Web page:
Closing a restaurant or bar is almost always a sad occasion — and, unfortunately, Las Vegas saw some favorites disappear from the dining scene in 2021. The following restaurant and bar closings made a particularly large impact by drawing dedicated regulars or bringing the area something essential. These eight restaurants really surprised fans when they closed.
One of the best Italian seafood restaurants in Las Vegas closed in July. Costa Di Mare at Wynn Las Vegas featured dishes from chef Mark LoRusso, who opened the restaurant in 2015 with a roster of Mediterranean seafood and Italian cuisine. Aside from the romantic patio overlooking a lagoon surrounded by private cabanas, Costa Di Mare featured fresh pastas and 40-plus fish flown in from the coast of Italy daily. Its most famous dish, langoustines, were flown in from a very secret locale on the Mediterranean.
Rose. Rabbit. Lie., the daring supper club at the Cosmopolitan of Las Vegas, opted not to reopen in March. The venue with live entertainment and fabulous presentations for dishes such as a beef Wellington, caviar tacos, and a terrarium chocolate dessert reopened in June 2020, only to close in January 2021, a victim of reduced capacities in restaurants.
“After seven incredible years of providing world-class dining and entertainment to our guests, Rose. Rabbit. Lie. at The Cosmopolitan of Las Vegas has closed to the public. The reimagined supper club experience made its debut in 2013 as the first-of-its-kind and changed the Las Vegas dining scene forever,” a spokesperson said at the time. Superfrico took its place.
Cinnamon’s, the restaurant out of Hawai’i on the westside, permanently closed in February as ownership awaited a Payroll Protection Program loan. The restaurant specialized in guava chiffon pancakes and closed four separate times during the pandemic, ultimately trying its hand at takeout, but suffered from electrical and water heater problems. Kono’s Northshore with its kalua pork took its place.
Sixth + Mill
Sixth + Mill, the Italian restaurant from Matteo Ferdinandi and chef Angelo Auriana, the team behind Eater 38 member Matteo’s Italian Ristorante, quietly closed and converted into Brera Osteria from the duo. Sixth + Mill, which opened in 2019, featured dishes from six Southern Italian regions, along with items Auriana remembers from his childhood. Casual dishes such as pizzas with red or white sauces, pastas using hard durum wheat or egg-based, fritters, and larger entrees.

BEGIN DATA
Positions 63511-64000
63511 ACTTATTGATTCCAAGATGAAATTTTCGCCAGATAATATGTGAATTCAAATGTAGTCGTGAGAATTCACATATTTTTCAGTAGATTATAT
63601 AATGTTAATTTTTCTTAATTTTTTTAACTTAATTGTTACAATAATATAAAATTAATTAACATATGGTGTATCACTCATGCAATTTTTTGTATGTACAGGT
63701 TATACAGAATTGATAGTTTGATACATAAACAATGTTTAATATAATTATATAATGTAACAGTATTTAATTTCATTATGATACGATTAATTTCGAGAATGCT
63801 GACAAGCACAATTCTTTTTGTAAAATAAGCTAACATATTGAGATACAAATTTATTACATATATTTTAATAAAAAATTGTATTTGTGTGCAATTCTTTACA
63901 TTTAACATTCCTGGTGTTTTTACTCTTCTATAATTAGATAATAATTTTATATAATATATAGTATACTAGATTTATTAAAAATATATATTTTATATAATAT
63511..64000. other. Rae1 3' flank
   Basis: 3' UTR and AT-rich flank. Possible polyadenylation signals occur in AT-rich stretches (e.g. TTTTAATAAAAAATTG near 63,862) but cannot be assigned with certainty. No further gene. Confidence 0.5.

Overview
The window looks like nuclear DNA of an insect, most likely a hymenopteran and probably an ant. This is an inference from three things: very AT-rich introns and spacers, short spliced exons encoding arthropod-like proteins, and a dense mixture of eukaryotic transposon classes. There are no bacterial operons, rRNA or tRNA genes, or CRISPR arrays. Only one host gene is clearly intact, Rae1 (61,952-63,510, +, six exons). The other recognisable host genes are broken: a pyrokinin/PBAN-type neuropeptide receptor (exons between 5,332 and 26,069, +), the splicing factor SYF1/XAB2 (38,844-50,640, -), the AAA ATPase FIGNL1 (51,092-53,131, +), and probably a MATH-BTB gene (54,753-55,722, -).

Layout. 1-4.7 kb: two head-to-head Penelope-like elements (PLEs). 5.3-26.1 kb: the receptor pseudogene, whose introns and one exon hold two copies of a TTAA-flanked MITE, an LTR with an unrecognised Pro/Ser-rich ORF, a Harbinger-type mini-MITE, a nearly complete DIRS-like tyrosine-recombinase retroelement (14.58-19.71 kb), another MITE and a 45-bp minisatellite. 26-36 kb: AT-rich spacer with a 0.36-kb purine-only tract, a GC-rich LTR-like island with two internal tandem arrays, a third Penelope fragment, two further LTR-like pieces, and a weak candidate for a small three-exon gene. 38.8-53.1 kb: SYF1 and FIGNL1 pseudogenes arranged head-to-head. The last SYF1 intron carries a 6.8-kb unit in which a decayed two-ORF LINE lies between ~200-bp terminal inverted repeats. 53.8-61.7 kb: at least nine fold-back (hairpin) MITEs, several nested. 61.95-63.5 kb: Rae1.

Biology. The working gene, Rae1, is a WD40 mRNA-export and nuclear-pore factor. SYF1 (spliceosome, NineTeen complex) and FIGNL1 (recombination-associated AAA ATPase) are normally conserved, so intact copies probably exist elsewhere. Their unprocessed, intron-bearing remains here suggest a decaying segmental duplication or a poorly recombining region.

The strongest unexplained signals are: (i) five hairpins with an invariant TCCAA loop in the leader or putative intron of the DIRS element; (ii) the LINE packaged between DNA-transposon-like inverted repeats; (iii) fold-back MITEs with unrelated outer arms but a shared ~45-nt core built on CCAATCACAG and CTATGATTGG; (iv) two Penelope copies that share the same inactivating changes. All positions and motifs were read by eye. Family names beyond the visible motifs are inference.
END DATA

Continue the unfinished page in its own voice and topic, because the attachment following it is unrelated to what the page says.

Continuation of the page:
Technically, Elio, the Mexican blockbuster at Wynn Las Vegas, closed in November 2020, five months after opening, but the resort didn’t make it official until 2021. The restaurant from Enrique Olvera, Daniela Soto-Innes, and Santiago Perez of ATM Group planned to go through a renovation when it originally closed. Elio featured a menu of regional Mexican dishes made with seasonal ingredients. Casa Playa took its place.
One of the oldest Japanese restaurants in Las Vegas, Osaka, closed its location near Summerlin. The long-time Japanese restaurant right on the border of Summerlin closed after a 23-year run on Lake Mead Boulevard and Buffalo Drive in September. Owner Joy Faas-Nakanishi decided to retire and move to Florida. Her siblings operate the original restaurant and a second in Henderson, which both remain open. Slater’s 50/50 opens in the space this year.
Rao’s closed after 15 years at Caesars Palace in November. The second outlet for the Italian restaurant with East Harlem roots opened in 1896 with only four tables and six booths in a space decorated in Christmas lights year-round and Frank Sinatra and Frankie Valli photos on the wall. Rao’s specialized in meatballs made with ground veal, pork, and beef and Sunday gravy, along with Uncle Vincent’s lemon chicken that’s charcoal broiled and topped with Vincent’s famous lemon sauce, all meant to share. Caesars Palace did not announce a replacement for the restaurant.
Marigold, the restaurant from Las Vegas-based Gen3 Hospitality and owner Billy Richardson at Resorts World, permanently closed a little more than five months since it debuted when the new resort opened on the north end of the Las Vegas Strip in June. Marigold featured mid-century modern décor, an ode to the golden days of Las Vegas and Palm Springs, along with a roster of craft burgers, lobster rolls, and decadent desserts, with classic American staples at the heart of the menu. Lobster-forward dishes such as lobster avocado toast, lobster croquettes, lobster linguini, and proper lobster rolls were the big draw here. Resorts World did not announce a replacement.